Sunday, 4 June 2017

Welcome To Las Vegas - taken from Tetine Vs Sophie Calle

"Le travail de Tetine et Sophie Calle est à rapprocher de celui de Genesis P.Orridge dans so projet Splinter Test (Welcome To Las Vegas oú l’on perçoit la voix surnaturelle de Roy Orbison) ou bien encore des constructions méditatives de Stephen Jones (Hotel Madrid). Sur le plan de la narration, le glissement du privé au public, de l’intime à l’ouvre, cher à Sophie Calle, démontre avec brio qu’il existe des alternatives dignes aux cogitations loft-storyennes: le journal intime électronique…. La musique atosphérique et lointaine de Tetine apport un nouvel eclairage, inedit et enchanteur, aux autofictions de Sophie Calle".
4/5 Lionel Delamonte, Chronic’art, France

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From a listener ___ "I bought this when the late lamented Tower Records in London had an electronica section and I was looking for a new genre to get into. I recognised Sophie Calle's name and trusted that whatever this was, it would be worth the effort. Tetine are a Sao Paulo electronica duo, Eliete Mejorado (keyboards + sample + vocals + piano) and Bruno Verner(programming + keyboards + vocals + guitar + bass + piano), formed in 1995. The collaboration is a unique hip-hop-y, chillout-y classic piece of electronica they still perform live. The first half is a fragmented narrative about a disorganised road trip taken by a French woman and American man who first met in a bar: they visit a crank inventor, who turns out to be just like the man's father; they get a quickie marriage in Las Vegas - the official's tone and questions are splendidly bureaucratic; the car breaks down and takes an age to get fixed. And yet the couple are going through motions and maybe don't even love each other. The voices never interact, each is an isolated narrative. The second half is a collection of spacey and luxurious instrumentals, music for that nostalgic, sad, memorial mood which the random recall of a past love affair can bring on".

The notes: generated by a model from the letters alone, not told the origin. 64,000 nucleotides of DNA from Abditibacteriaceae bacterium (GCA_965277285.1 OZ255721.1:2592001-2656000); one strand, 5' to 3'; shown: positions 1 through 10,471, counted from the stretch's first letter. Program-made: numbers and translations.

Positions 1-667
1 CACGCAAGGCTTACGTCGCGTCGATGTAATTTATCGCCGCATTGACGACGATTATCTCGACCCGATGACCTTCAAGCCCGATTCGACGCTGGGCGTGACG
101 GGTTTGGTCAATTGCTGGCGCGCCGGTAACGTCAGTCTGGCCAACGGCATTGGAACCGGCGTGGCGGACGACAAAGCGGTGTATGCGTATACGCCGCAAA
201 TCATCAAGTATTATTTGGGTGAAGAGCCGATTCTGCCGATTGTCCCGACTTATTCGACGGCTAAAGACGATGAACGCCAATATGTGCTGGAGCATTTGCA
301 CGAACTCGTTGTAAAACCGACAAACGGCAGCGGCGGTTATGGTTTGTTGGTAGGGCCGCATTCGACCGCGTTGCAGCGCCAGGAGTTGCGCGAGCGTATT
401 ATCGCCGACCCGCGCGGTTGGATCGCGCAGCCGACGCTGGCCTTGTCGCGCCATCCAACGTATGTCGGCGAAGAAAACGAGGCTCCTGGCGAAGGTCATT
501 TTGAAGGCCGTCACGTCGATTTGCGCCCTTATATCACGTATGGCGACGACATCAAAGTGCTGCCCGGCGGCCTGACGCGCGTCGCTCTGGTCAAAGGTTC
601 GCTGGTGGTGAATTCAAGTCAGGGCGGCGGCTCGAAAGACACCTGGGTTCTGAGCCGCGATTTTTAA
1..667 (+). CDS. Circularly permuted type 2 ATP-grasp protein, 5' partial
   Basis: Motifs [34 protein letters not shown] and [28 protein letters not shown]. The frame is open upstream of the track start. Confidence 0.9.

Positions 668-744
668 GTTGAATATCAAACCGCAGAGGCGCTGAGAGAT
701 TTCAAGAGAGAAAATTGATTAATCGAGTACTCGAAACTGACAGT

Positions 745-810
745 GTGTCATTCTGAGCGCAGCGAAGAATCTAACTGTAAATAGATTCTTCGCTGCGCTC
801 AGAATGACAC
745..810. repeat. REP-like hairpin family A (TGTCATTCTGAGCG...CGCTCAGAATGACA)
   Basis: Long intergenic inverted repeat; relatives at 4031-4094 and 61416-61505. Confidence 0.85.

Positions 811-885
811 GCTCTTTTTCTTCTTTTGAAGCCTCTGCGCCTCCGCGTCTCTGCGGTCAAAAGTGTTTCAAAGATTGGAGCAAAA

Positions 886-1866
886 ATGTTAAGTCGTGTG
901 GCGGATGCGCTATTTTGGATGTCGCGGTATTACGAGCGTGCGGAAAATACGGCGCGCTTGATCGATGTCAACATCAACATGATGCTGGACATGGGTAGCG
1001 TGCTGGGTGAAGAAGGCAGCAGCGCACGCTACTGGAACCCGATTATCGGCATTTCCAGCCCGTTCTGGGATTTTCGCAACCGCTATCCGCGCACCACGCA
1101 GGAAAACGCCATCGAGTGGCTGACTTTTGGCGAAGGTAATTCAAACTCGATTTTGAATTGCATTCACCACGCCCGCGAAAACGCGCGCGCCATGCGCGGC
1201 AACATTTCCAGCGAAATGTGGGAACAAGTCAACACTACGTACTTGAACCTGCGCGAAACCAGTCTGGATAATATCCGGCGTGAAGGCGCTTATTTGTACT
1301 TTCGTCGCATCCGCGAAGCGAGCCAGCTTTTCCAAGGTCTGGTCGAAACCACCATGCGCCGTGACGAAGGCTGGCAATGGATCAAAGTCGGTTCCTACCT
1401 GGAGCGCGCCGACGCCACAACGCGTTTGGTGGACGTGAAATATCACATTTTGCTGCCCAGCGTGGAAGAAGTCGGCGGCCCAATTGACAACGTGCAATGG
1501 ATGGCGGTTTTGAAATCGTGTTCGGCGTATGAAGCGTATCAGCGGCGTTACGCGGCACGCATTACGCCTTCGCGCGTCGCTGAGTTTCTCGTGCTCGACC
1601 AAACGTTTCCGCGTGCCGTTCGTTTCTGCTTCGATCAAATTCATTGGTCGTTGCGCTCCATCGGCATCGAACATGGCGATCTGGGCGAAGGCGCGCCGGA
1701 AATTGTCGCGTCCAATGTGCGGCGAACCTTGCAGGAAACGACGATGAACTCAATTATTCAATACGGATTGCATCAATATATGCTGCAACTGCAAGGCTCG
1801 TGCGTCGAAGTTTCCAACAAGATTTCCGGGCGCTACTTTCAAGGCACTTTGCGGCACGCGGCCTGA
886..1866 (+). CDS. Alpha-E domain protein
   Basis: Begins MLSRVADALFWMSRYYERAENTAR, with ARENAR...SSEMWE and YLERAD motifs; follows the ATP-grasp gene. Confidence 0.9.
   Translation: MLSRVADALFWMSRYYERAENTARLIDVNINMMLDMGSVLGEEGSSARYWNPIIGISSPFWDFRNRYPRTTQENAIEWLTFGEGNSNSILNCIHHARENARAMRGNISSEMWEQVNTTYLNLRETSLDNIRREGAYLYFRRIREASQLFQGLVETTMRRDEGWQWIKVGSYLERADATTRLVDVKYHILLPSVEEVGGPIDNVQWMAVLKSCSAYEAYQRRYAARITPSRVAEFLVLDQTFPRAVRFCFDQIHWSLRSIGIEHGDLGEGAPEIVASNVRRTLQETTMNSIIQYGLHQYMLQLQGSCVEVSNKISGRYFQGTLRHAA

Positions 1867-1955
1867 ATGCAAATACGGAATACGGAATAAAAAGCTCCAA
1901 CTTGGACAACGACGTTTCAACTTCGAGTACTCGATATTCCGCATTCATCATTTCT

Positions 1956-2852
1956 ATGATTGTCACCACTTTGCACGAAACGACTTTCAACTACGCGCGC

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Thursday, 18 May 2017



Bruno Verner - teclados / keys
Karla - voz / percussions
Bernardo Renno - Drum machine, keys
Marcos Basho - bass

Mais um pedaço de um pos-punk brasileiro não-ortodoxo e não tao distante assim apesar dos quase 30 anos. R. Mutt _'Dunkles Lied' foi gravada ao vivo num show no Madame Sata em 1987.
Fazíamos uma dobradinha aqui com o maravilhoso Sexo Explicito e ainda moravamos todos em BH - se não me engano participávamos de um projeto chamado BHZ Sonora com mais duas bandas mineiras O Ultimo Numero e O Grande Ah, parte de uma pequena tour pelo Rio de Janeiro e Sao Paulo organizada coletivamente pelas bandas.